7. #67
    High Plains Luddite George's Avatar
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    I had a pleasant surprise in the low-end audio (and video) department this weekend.

    The lack of analog audio outputs has been my main beef with the new HDTVs since we got one (now two) that will not connect to a stereo system. Sure, I can buy a new receiver or a soundbar and subwoofer, and probably will someday, but I want instant gratification, and at little or no cost.

    I recently scored a free 24" monitor with an HDMI input and noticed the analog output when I got it home.

    Suddenly we have a small low-end audio/video setup in the basement that lets us use our Roku3 box, Xbox 360, and my son's Nintendo Switch and hear it through an older stereo that we hadn't been using at all. It sounds infinitely better than the tinny-sounding built-in speakers in TVs these days.

    The next time one of my son's friends comes over with his Switch and wants to play Fortnite, he will have his own monitor and speakers to use with my son's Switch docking station, while my son plays on PC. That is pretty cool. And, if I want to watch some Netflix, stream some music, break out some cassette tapes, or chase Cam's ghost in Trials HD while I'm puttering around in the basement on weekends, I can do that too.

    Sure, it's a small "TV", but the price was right.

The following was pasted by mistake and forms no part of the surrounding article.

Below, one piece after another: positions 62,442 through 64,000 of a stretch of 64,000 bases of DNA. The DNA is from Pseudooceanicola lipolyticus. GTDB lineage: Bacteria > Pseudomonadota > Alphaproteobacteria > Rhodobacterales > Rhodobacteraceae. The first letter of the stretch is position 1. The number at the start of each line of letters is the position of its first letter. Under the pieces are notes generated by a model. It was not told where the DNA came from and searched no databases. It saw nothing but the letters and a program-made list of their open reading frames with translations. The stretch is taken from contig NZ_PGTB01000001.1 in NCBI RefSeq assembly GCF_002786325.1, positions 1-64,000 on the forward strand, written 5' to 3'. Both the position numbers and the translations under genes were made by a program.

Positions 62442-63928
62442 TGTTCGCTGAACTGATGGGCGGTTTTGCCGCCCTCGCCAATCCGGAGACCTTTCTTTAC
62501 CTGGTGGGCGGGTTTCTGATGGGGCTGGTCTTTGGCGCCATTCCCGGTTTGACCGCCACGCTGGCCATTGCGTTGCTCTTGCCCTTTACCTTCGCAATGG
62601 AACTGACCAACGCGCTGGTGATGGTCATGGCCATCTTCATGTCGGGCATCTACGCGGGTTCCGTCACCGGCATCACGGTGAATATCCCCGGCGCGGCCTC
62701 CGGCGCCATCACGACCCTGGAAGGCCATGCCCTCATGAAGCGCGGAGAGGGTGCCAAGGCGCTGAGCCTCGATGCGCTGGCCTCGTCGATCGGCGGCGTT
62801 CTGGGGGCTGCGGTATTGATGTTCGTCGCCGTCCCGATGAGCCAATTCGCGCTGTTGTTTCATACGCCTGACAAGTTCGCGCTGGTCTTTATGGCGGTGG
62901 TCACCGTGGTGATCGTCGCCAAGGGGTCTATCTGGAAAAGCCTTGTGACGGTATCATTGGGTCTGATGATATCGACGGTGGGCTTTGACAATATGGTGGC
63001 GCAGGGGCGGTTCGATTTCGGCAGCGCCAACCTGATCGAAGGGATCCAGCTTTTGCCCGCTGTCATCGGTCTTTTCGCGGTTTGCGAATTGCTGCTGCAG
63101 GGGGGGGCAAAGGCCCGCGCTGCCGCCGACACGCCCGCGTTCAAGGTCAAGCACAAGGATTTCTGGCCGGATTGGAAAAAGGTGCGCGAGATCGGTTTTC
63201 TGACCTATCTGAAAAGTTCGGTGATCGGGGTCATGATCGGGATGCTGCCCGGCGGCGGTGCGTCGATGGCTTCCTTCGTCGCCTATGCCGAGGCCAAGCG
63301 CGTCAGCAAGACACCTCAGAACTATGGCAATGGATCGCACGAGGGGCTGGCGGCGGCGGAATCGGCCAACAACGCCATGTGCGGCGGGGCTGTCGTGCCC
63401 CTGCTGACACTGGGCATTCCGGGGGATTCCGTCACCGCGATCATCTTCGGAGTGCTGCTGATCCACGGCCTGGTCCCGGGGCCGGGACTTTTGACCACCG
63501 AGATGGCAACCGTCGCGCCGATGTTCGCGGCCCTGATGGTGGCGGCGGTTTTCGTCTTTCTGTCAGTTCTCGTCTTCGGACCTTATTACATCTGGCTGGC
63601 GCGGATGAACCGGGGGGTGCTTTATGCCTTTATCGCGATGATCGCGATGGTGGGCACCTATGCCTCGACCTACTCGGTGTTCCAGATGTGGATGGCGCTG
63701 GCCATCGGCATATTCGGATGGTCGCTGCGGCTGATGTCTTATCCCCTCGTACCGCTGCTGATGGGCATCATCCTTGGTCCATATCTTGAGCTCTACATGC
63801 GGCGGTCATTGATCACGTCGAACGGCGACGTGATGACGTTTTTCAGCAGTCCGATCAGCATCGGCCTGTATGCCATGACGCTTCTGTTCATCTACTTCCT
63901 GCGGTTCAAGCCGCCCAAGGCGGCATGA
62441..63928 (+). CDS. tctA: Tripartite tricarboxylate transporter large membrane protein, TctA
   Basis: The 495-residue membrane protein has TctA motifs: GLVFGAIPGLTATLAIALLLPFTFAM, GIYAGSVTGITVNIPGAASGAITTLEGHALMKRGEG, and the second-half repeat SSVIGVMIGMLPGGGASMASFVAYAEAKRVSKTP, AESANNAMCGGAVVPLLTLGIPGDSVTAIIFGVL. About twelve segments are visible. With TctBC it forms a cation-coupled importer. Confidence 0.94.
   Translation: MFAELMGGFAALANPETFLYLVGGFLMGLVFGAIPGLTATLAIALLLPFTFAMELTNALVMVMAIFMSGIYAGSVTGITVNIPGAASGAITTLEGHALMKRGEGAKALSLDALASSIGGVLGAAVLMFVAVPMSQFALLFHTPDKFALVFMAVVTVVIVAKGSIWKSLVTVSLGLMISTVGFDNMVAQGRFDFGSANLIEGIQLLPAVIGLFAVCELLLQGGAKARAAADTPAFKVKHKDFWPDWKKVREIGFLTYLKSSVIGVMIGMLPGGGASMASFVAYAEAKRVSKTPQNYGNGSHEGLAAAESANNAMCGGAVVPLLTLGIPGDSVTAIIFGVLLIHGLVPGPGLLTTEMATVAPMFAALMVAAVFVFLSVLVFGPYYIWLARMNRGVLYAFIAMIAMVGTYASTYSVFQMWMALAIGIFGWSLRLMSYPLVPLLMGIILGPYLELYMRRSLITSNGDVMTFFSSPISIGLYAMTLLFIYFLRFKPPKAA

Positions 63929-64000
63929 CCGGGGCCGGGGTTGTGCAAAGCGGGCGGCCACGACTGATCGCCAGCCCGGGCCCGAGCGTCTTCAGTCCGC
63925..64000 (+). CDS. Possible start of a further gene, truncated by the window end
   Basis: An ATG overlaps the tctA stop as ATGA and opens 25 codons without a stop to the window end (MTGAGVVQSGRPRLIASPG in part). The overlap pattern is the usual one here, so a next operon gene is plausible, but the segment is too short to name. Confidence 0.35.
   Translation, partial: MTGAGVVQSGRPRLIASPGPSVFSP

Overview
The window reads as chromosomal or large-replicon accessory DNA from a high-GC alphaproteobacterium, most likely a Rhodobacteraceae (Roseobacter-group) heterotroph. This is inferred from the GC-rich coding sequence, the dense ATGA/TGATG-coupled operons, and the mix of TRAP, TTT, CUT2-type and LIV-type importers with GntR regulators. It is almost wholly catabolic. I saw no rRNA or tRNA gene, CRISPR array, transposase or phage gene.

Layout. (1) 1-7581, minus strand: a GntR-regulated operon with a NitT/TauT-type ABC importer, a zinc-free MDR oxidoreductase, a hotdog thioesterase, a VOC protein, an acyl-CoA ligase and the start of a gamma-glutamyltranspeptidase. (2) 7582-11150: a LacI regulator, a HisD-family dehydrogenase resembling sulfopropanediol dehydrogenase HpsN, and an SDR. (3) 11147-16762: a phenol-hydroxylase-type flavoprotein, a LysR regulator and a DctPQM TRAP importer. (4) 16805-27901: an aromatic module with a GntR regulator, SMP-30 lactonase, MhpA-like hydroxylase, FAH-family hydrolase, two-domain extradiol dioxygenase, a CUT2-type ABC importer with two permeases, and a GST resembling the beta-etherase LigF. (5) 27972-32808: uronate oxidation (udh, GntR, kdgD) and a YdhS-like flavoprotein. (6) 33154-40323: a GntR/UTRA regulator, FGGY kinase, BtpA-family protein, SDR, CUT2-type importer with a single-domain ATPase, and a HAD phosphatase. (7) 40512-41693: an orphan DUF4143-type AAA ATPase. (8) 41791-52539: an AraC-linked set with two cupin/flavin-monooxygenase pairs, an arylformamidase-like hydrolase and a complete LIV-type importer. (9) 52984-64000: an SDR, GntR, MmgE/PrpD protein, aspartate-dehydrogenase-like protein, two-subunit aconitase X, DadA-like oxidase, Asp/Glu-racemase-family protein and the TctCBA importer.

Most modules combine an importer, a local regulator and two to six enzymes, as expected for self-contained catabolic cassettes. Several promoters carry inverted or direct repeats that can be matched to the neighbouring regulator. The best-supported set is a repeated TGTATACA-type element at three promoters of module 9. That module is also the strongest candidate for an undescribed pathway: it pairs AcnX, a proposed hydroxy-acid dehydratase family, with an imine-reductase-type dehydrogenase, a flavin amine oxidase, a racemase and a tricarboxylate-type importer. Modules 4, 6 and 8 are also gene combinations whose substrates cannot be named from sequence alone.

Last edited by George; November 5th, 2018 at 03:56 PM.

  8. #68
    Ask me about my bottom br
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    Buy a Toslink to RCA adapter, they're like 5 bucks.

    Granted, some audio sources [IME it's mostly additional speech tracks] are encrypted, but not all of them.
    acket.

  9. #69
    High Plains Luddite George's Avatar
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    Wow, I didn't know they had gotten that inexpensive. The last time I looked for them at the MicroCenter, I was told they didn't carry them, which seemed odd to me. They tend to have anything and everything to hook one electronic thing into some other thing.

    I might grab one of those for more basement experimentation, but I'll probably wait and do it right for our primary setup, rather than trying to mix old and new and wondering why things don't sound right.

    All this has me thinking again about wall-mounting the TV in our family room. How do you guys deal with multiple HDMI inputs with a TV on a wall?

    Right now our HDTV sits on a deep shelf and it's so light I can just pull one side out with one hand and and switch cables with my other hand. All the wires are neatly hidden behind the TV this way, no matter what is connected at the time.

    Do I need an HDMI splitter so I can run just one HDMI wire up to a wall-mounted TV, and then switch devices at the box somewhere out of sight? We have shelves on both sides of the wall where the TV would go, so I can conceal the wires except for the one(s) that will actually connect to the TV.

    From a quick search, I'm thinking I need something like this: